The United Nations has officially declared 2016 the International Year of Pulses. The last time the UN named an international year of food was with quinoa back in 2013, and we all know what happened there. This year they are on a mission to get the world to eat more pulses.
The most common reaction I get when I talk about pulses: “What the heck are they?”. Pulses are part of the legume family and include peas, lentils, chickpeas, and dried beans like kidney beans or navy beans. This subcategory of legumes is grown and harvested solely to eat the dry seed, in contrast to other legumes (like peanuts or soybeans) which are used to make oils.
For the past few months, pulses have been touted internationally by chefs, dietitians, and more. The recently released Dietary Guidelines for Americans even suggests using legumes to replace some of the meat and poultry in our diets.
So what’s all the fuss about pulses?
Pulses are nutritious, sustainable, versatile and, at less than $2 per pound, inexpensive. Nutrition powerhouses, pulses are full of protein, fiber, iron, zinc, and B-vitamins. Pulses may help lower blood cholesterol, blood pressure and heart disease risk. Their high protein and fiber content allows them to digest slowly, which can mean better-controlled blood sugar levels, appetite, and weight. All that fiber plays an important role in gut health and can help reduce your risk of colon cancer.
As the environmental impact of eating meat continues to become more and more evident, sustainable plant-based meals made with pulses are coming into the spotlight. Likewise, rising food costs are making dried beans and seeds attractive, inexpensive additions to the grocery cart.
How to cook with pulses
Pulses are available dried or canned. Dried peas, beans, and chickpeas are simple to cook but require soaking overnight in a bowl of cold water before cooking. Dried lentils are smaller and softer and cook in 10-20 minutes on the stovetop. Canned beans are convenient, pre-cooked options that are ready to use. Be sure to purchase no-added-salt versions, or rinse well under cold water before adding to recipes. Cooked pulses are a great addition to salads, soups, pasta, and tacos. Not ready to fully part with meat? Replacing a portion of the red meat or poultry in a dish with pulses can bump up the fiber and decrease the saturated fat content.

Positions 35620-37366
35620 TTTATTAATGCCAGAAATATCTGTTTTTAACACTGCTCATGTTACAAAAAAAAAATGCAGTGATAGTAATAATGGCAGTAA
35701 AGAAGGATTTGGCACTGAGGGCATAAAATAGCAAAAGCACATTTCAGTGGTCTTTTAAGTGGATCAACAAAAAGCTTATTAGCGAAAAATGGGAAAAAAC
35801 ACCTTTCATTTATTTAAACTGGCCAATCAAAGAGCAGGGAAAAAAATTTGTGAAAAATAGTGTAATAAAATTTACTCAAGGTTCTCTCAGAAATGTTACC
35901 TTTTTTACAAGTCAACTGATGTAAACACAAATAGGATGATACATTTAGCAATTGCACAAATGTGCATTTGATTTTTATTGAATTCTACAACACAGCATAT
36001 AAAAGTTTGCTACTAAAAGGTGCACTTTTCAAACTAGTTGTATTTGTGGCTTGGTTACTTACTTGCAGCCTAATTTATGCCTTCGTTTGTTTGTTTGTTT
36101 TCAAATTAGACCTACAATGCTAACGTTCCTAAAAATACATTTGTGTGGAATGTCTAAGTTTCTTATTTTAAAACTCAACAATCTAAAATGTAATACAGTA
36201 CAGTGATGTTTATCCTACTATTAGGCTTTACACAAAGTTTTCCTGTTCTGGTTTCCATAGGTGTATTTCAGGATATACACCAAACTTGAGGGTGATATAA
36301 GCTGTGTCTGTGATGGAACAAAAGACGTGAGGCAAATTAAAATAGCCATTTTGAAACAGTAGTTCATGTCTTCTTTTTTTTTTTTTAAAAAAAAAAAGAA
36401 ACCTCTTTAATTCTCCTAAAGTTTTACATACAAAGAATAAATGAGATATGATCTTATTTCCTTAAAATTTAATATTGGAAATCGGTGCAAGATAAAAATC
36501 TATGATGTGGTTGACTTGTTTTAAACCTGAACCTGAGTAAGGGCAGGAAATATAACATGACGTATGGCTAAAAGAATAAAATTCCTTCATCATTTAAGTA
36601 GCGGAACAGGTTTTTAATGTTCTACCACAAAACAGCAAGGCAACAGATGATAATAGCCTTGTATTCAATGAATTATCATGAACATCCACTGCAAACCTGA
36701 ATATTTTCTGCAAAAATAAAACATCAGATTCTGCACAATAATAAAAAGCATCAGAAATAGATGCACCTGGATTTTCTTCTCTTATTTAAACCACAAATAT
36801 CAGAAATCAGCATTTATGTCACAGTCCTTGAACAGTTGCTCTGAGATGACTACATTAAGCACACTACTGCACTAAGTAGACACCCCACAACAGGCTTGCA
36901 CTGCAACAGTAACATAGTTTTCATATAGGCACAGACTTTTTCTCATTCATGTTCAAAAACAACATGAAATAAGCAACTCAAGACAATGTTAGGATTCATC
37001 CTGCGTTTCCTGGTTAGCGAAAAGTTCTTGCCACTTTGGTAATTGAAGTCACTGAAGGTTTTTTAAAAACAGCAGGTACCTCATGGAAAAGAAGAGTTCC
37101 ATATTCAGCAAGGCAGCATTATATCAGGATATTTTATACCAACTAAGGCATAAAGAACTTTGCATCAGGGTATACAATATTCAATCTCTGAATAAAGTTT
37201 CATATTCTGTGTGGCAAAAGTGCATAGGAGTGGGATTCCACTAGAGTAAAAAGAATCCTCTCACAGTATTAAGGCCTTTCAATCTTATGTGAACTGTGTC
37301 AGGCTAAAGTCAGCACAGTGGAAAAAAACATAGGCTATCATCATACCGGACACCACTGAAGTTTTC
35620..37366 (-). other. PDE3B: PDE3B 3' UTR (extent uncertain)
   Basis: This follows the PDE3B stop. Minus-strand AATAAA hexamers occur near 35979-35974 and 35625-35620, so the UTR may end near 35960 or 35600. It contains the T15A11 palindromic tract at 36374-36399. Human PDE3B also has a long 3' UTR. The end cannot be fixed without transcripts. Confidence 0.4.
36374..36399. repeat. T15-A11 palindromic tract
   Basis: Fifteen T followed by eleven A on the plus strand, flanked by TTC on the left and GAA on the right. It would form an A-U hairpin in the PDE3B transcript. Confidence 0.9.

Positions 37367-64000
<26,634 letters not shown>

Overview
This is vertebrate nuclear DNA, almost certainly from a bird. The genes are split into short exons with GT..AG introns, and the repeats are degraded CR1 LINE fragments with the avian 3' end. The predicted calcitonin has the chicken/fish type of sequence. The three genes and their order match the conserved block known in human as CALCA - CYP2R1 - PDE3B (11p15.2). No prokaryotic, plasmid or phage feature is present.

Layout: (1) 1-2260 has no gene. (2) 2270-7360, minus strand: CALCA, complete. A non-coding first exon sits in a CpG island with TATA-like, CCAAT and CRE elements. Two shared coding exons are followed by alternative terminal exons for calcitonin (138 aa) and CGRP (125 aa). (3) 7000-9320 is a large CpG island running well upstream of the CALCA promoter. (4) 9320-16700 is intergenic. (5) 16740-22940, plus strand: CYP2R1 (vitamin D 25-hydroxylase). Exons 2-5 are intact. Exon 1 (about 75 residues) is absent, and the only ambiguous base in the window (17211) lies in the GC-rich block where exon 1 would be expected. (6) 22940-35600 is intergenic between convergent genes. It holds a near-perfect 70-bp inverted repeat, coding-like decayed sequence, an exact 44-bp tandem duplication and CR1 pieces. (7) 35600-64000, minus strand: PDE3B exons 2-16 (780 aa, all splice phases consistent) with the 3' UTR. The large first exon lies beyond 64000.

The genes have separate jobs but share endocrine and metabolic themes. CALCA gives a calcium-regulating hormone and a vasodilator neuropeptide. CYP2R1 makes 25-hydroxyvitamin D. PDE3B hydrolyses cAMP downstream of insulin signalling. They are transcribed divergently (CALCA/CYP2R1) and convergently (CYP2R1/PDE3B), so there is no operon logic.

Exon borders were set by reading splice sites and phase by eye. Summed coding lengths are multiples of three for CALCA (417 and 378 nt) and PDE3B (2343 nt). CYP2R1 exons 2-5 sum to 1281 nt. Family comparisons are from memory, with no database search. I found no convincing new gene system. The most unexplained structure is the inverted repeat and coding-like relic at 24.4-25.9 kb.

Need some more inspiration? Try these pulse recipes:
- Crunchy Lentil Tacos with Avocado-Feta Guacamole by E.A. Stewart from The Spicy RD
- Vegan Shepherd’s Pie with Mashed Cauliflower by Kara Lydon from The Foodie Dietitian
- Greens and Beans Stuffed Portabella Mushrooms by Emily from Emily Kyle Nutrition
- Heirloom Bean and Spinach Soup by Elizabeth Shaw from Shaw’s Simple Swaps
- Curried Chickpea Salad by Alexis Joseph from Hummusapien
- Rosemary Beet Hummus and Creme Fraiche Crostini by Rachel Begun from The Gluten Free RD
- Lentil Alphabet Soup by Liz Weiss & Janice Bissex from Meal Makeover Moms
- Tomato, Avocado and Chickpea Salad by Lyssie Lakatos & Tammy Lakatos Shames from The Nutrition Twins
- Vegan White Bean Cassoulet by Abbey Sharp from Abbey’s Kitchen